ATHENS - A prison inmate killed in an escape attempt at a northeast Georgia courthouse had taken to calling himself ``Brian Nichols,'' after the man accused of a shooting rampage during an escape from an Atlanta courthouse 17 months earlier, according to an investigative report.
Interviews included in the Georgia Bureau of Investigation report on Timothy Lamar Jones' Aug. 21 attempt to flee from the Jackson County Courthouse indicated that Jones sought to impersonate Nichols and shoot his way to freedom, the Athens Banner-Herald reported.
Jones took a deputy's unsecured gun and commandeered a van, but was killed in a hail of gunfire.
Nichols is accused of killing four people, including a judge, during and after his escape from the Fulton County Courthouse on March 11, 2005, after overpowering a deputy and taking her gun.
Three inmates who were with the 28-year-old Jones at the time of his shooting were later charged with conspiring in an escape attempt. Attorneys involved in the case say the charge is unjust.
``In Georgia, unless you have an affirmative act which helps or encourages the commission of a crime, then you're not guilty of a crime,'' Athens lawyer Doug Lenhardt said.
Deputy Kimsey Gray was leading Jones and prisoners Mark McCarthy, Joshua Marlow and Bobby Martin from the courthouse to a jail transport van. Jones took the deputy's unsecured gun from the van, attacked the officer and snatched a set of keys from him, according to investigators.
Leading up to the shooting, Jones called himself ``Brian Nichols'' or ``Mr. Nichols,'' inmates told the GBI. He even wrote the name on his prison garb and a cup he had in the courthouse.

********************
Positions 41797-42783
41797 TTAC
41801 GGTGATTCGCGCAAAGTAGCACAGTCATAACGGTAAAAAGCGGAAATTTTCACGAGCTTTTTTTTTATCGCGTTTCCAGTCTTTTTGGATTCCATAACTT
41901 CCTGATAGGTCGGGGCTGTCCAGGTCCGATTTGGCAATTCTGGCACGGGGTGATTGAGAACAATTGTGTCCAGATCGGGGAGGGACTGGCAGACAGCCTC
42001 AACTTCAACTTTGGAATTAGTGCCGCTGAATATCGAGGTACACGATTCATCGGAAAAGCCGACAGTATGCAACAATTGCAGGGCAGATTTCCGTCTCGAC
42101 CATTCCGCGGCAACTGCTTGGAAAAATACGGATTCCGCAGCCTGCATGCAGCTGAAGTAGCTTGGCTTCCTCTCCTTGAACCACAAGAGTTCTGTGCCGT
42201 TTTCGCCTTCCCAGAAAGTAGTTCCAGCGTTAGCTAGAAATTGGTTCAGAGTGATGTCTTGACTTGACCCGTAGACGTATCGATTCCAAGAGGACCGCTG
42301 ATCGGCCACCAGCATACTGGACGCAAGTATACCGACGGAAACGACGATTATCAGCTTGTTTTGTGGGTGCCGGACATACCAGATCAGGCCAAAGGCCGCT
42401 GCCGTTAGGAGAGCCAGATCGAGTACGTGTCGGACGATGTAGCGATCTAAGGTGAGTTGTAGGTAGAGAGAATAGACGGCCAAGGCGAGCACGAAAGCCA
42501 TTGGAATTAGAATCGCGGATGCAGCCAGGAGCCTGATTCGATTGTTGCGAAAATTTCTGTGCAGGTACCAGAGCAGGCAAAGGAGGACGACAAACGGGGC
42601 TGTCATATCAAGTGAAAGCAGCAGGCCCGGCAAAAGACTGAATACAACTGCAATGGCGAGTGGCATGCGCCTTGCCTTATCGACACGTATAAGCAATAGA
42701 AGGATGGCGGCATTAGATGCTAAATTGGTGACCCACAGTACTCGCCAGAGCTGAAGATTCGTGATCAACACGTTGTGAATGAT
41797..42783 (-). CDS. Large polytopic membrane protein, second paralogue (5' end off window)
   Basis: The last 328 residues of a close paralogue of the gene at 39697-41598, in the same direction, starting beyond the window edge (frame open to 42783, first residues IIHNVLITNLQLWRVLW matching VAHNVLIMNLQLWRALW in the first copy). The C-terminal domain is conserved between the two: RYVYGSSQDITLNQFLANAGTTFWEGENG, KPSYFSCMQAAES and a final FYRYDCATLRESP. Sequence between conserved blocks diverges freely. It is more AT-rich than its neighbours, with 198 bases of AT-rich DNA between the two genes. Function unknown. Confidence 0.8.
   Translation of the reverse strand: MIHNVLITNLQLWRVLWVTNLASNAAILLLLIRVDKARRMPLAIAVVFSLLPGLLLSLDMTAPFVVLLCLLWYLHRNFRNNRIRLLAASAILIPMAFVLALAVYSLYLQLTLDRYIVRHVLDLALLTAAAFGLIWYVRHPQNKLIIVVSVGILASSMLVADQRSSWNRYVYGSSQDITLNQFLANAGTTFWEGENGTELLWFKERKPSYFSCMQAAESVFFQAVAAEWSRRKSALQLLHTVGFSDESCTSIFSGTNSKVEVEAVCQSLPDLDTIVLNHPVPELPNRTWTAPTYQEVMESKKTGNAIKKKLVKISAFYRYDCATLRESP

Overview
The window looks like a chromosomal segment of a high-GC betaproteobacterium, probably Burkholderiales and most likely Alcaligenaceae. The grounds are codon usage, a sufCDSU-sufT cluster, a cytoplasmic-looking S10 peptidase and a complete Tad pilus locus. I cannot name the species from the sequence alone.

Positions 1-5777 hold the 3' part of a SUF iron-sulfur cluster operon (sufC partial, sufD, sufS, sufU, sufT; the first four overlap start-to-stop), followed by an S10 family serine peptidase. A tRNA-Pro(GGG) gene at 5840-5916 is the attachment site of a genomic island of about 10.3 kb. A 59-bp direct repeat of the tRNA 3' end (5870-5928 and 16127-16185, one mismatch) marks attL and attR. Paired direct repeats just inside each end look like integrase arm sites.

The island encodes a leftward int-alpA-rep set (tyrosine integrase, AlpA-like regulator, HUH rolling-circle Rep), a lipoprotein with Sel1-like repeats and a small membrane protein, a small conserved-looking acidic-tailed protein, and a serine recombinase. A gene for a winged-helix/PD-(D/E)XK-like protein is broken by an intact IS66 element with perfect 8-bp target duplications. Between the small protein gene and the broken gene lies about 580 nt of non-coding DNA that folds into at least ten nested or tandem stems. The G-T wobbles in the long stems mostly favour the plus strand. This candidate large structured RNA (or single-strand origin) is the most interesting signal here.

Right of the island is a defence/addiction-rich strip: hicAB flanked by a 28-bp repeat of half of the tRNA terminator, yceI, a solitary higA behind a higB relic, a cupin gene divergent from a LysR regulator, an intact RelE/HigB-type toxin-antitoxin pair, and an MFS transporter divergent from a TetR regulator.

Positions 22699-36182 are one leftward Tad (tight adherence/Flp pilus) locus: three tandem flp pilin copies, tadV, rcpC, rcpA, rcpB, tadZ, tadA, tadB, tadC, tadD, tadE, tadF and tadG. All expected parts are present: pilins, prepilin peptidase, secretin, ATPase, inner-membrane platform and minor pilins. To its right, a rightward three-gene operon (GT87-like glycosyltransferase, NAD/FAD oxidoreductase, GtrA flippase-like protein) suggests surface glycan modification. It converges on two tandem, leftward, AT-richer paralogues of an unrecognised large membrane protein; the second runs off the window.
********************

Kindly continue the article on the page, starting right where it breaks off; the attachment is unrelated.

Jail officials apparently didn't take notice.
``I don't think anyone would look at anything written on a uniform,'' said Terry Norris, executive vice president of the Georgia Sheriffs' Association.
Investigators say the four inmates conspired to escape from jail.
As they walked toward the sally port, the inmates ``seemed to be very spread out,'' according to the GBI.
``I think most of that plan was hatched that day, maybe there in the courthouse while they were in the holding area,'' sheriff's Maj. David Cochran said. ``I think the surveillance tape shows there was participation by all of those inmates that were being transported at that time.''
Lenhardt, who represents McCarthy, questions how the men could have conspired. He says they happened to be in the courthouse about the same time simply because their names fall together in the alphabet, and once the shooting began, the other three inmates sought cover.
``They didn't plan it, they had no control over who was brought over to the courthouse,'' Lenhardt said. ``They had absolutely nothing to do with it.''
Winder attorney Bill Healan, who represents Martin, said, ``When they take you to the courthouse, they don't ask which bus you want to take.''